"The NYPD Is Investigating What Might Be the City's First Coronavirus-Related Homicide"


From the N.Y. Daily News (Rocco Parascandola, Ellen Moynihan & John Annese):

[Victim Janie] Marshall, who was at the hospital for a bowel obstruction, innocently grabbed a metal stand in a hallway near a bed where [Cassandra] Lundy, a seizure patient, was sitting around 2 p.m. Saturday, police sources said.

Lundy lashed out, complaining Marshall wasn't following coronavirus social distancing guidelines, and allegedly slugged her in the head, knocking her to the ground, according to police sources….

Lundy … has 17 prior arrests, on charges including drug possession, trespass, assault and strangulation, sources said.

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  1. Would allegedly slugging someone in the head be following coronavirus social distancing guidelines? Asking for…uh, no one in particular.

    1. I am going to go out on a limb and speculate that logical thinking was not necessarily one of the suspect’s defining characteristics.

  2. “Hospital police issued Lundy a disorderly conduct summons after the attack and released her, sources said.”

    Why not arrest her – because they were worried she would have another seizure in prison? Or some other cause?

    Assuming the “sources” are correct, of course.

    1. It’s not just that, I don’t see why they released a “seizure patient” in the first place, that’s big time liability if anything went wrong, even if she wasn’t high on something – which with her record is a reasonable suspicion. Based on the facts here, it would sound to me like they’ve got grounds for an involuntary psych hold on “threat to others.”

      Now this is all under ideal circumstances, which I suspect don’t currently exist in that hospital — along with the “release every prisoner” mentality — but still….

      1. They’ve stopped arresting people in NYC.

        Someday a real rain will come and wash all this scum off the streets.

        1. Someday a real rain will come and wash all this scum off the streets.

          You’re no noir hero, chief.

  3. This witch had 17 prior arrests. So much for a draconian criminal justice system. Yes lets release more of these lunatics

    1. Way to overgeneralize based on an anecdote.

      1. It was things like this that lead to Draconian sentencing in the first place. The long list of priors, a really unacceptable example of antisocial behavior, and so forth… this is how we went from the 1930s to 60s liberalization of Fugitive from a Chain Gang to the tough on crime regime of 1970s-2000s Dirty Harry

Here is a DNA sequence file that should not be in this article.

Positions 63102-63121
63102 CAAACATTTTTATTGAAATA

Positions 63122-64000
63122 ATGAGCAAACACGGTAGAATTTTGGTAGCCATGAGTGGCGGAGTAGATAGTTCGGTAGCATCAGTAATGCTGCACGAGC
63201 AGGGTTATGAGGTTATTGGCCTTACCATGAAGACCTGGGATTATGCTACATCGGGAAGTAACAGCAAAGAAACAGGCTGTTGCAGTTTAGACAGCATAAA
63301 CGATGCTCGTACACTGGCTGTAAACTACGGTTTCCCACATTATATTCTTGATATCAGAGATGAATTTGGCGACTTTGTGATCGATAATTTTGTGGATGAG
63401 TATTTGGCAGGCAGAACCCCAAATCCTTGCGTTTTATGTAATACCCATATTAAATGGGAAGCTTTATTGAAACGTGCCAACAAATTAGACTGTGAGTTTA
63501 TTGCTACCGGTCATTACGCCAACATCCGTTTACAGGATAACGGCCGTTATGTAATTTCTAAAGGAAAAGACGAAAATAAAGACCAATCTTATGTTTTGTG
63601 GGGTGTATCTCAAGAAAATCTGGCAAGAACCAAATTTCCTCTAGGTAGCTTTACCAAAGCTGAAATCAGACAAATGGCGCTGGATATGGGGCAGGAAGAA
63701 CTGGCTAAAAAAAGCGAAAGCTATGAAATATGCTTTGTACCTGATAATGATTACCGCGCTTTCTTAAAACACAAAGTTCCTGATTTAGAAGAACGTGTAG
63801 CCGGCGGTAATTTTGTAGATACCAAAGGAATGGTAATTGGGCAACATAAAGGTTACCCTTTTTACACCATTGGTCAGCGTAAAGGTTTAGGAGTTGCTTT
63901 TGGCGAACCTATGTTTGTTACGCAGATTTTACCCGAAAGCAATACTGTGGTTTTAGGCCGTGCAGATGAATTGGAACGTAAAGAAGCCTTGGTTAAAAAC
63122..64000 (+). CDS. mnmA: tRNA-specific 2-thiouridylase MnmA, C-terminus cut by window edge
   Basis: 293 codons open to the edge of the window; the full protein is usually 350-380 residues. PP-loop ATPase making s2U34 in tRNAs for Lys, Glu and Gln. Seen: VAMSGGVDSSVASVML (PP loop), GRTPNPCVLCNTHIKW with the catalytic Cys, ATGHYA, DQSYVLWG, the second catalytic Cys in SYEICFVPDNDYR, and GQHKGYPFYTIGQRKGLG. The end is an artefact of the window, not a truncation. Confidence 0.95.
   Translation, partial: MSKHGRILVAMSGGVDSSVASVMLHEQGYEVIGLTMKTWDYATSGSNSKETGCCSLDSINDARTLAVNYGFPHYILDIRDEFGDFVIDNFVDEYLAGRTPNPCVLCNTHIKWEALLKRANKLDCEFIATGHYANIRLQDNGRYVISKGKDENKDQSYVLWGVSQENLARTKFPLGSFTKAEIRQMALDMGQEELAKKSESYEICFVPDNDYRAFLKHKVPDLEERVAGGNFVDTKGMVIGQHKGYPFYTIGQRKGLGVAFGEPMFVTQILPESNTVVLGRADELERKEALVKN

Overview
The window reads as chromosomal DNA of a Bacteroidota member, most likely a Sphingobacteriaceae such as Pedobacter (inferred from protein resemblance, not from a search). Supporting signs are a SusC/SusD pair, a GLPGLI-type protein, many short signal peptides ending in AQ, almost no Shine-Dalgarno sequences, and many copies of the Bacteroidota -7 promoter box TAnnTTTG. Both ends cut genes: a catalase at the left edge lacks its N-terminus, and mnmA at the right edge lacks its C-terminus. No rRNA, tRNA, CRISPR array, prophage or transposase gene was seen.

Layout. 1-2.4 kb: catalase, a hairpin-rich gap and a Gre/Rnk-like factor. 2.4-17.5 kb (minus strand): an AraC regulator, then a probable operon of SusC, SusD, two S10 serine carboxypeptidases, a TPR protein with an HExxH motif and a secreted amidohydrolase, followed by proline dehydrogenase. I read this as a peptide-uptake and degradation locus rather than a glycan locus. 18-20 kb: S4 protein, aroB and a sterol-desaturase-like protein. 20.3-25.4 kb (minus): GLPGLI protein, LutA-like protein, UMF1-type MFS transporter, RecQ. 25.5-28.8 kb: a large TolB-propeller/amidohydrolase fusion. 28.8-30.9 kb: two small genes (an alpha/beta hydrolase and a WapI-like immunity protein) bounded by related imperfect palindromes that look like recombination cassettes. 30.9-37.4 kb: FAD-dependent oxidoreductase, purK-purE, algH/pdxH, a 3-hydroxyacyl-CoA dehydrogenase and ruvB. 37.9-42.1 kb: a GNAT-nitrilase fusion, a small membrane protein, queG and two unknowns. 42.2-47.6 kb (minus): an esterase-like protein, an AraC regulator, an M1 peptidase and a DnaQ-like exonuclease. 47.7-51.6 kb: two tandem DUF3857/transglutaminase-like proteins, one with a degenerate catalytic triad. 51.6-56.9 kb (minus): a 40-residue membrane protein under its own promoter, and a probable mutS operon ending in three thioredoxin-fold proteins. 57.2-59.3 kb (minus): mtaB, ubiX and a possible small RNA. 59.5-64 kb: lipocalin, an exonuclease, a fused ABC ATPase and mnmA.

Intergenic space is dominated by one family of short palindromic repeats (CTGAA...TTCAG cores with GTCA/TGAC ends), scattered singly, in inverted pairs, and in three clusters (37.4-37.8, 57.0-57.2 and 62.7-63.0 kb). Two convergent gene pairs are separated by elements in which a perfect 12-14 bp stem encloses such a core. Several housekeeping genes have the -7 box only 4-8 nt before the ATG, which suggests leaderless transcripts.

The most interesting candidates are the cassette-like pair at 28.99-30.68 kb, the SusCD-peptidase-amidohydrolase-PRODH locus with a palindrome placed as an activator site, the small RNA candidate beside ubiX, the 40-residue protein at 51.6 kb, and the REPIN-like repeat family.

1. Things like what? Because depending on the answer I can read like four different theses into your post, some of which I agree with and some of which I do now.

      2. “Way to overgeneralize based on an anecdote.”

        Have you been arrested 17 different times?

        1. As far as you know, I have. Maybe I loved Iraq War protesting or something. Arrests are not guilt.
          You want a three strikes law for arrests?

          Policy made based on tragic anecdotes is bad policy. This kind of knee-jerk law and order carping even on this sometimes libertarian Conspiracy leaves me really unimpressed.

          1. You are talking about an ideal in a society with a functioning legal system where those who are guilty are convicted and hence the public has the ability to make the distinction between the accusation and the conviction.

            It is entirely possible to protest without getting arrested, although charges like “assault” and “strangulation” do not correlate to a protest. And Dr. King wouldn’t have been able to write “letters from Birmingham jail” if he hadn’t been IN the Birmingham jail — if you want to get arrested for your cause, you ought to be willing to be convicted and do time for it.

            Yes, I’ll make a distinction between someone who has been arrested SEVENTEEN times and someone who hasn’t…

            1. I imagine if you ask her she’ll say that they were simply harassing her for no reason except they didn’t like her.

              1. Oh, I think that some form of the word “racism” would be in there as well.

                Just sayin….

                1. What exactly are you saying?

            2. Ed, the point is one of fundamental due process. Number of arrest do not – cannot – equal guilt in any kind of fair criminal law regime.

              This pre-crime ‘if you have enough run-ins with law enforcement you’re guilty of something’ is facile nonsense. When you actually try and put it in operation, you can’t make a policy out of it that doesn’t end in a police state.

              1. But if your due process doesn’t involve some reasonable expectation of punishment for the guilty, the public will demand a police state.
                Never forget that Hitler won a basically fair election.